Business News of Monday, 13 September 2021
About 1,500 farmers and agricultural extension officers nationwide, for the past three years, have been trained in snail farming, the Deputy Director of the Council for Scientific and Industrial Research (CSIR), Professor Paul Bosu has disclosed.
Speaking at a day’s training to highlight the agribusiness potential of snail farming and its economic benefits on Saturday Prof. Bosu said the initiative was to equip selected individuals with basic snail farming technologies.
The workshop was jointly organized by CSIR and the Ministry of Food and Agriculture (MoFA) in the Eastern Region.
Prof. Bosu said snail rearing was a lucrative business because they were seasonal creatures that had no end and that the only way to ensure its sustainability was to encourage its rearing.
He pointed out that apart from using snails for food, it also had medicinal value.
The Deputy Director said the Council was poised to enable the average Ghanaian to embrace and appreciate what science could do to turn fortunes around.
The institute, he said, would not relegate to the background its core values but would enforce them to the benefit of all and sundry in Ghana.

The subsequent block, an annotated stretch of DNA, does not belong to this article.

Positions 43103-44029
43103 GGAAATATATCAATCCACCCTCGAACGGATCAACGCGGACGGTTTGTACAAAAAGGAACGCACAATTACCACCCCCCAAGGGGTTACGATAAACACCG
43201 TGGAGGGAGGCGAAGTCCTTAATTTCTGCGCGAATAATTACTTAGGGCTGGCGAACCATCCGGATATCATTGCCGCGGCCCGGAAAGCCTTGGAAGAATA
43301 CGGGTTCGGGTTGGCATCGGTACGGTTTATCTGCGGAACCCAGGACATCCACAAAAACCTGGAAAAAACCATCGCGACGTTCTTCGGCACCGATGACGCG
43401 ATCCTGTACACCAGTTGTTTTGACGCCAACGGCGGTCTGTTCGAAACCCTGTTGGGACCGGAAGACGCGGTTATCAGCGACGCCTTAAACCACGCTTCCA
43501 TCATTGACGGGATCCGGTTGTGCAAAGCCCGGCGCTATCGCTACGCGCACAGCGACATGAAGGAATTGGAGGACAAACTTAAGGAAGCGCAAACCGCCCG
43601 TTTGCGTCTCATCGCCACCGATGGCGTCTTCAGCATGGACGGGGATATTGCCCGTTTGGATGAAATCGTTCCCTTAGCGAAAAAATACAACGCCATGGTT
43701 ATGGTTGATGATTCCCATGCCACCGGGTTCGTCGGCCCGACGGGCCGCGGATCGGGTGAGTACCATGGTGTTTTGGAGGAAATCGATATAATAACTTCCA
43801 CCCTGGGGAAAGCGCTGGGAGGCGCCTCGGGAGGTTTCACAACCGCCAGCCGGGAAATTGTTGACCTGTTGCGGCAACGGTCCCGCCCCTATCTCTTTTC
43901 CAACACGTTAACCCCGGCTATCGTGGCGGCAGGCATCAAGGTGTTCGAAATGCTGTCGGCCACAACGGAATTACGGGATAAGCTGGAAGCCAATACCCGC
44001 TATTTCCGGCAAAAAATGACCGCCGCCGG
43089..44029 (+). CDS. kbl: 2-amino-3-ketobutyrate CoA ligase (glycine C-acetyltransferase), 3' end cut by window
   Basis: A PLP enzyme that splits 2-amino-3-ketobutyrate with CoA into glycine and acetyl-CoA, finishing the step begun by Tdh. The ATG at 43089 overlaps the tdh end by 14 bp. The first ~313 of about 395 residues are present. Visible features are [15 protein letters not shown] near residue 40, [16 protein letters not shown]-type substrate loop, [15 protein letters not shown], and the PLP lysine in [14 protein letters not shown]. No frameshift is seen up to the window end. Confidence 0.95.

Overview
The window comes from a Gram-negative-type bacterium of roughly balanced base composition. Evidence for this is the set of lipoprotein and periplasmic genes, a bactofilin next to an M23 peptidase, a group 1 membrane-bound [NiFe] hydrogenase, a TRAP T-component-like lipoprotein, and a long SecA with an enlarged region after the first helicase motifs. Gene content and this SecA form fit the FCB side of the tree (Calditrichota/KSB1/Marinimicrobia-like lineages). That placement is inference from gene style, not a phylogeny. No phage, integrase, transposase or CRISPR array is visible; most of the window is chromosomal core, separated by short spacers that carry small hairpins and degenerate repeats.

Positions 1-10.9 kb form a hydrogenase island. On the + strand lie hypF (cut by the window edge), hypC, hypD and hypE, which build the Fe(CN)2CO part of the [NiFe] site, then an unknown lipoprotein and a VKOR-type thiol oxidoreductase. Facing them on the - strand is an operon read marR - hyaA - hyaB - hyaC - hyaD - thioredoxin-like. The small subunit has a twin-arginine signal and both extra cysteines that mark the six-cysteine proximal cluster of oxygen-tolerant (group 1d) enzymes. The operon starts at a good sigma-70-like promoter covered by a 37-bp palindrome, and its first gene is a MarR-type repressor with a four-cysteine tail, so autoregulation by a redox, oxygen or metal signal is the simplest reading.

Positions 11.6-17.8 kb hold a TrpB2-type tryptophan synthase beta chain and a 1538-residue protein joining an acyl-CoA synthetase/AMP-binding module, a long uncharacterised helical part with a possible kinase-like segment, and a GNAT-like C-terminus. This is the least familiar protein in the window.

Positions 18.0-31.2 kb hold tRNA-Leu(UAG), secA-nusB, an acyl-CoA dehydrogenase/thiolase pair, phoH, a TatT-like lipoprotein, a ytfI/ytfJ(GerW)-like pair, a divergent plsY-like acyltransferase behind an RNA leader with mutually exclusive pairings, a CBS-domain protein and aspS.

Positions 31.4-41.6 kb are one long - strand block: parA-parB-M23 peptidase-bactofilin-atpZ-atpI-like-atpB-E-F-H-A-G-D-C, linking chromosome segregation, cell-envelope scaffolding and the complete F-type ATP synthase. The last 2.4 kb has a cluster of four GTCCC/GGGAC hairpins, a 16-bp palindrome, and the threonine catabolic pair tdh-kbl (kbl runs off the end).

“Our dream is to develop capacities and partnerships because the knowledge we produce enables governments, partners and boundary partners to make an informed decision toward development” he stated.
Prof. Bosu said due to the high nutritional value of snails they were attracting high patronage and therefore the need to help farmers to expand their farms to increase production and to also target the international market.
“It is no longer viable to be glued to the outmoded methods of farming and that was why CSIR and partners would collaborate to support young farmers to purchase modern farming equipment to get high returns on investment” he added.
Kwame Sarfo Bonsu, Chief Technical Officer CSIR-Forestry Research Institute of Ghana in his presentation called for an increase in snail farming to make up for the shortage in its supply in recent times.
He explained that the high consumption of snails served as a major farming activity to boost the nation’s protein supply and also served as a disincentive for setting bushfires in order to conserve the region’s natural vegetation.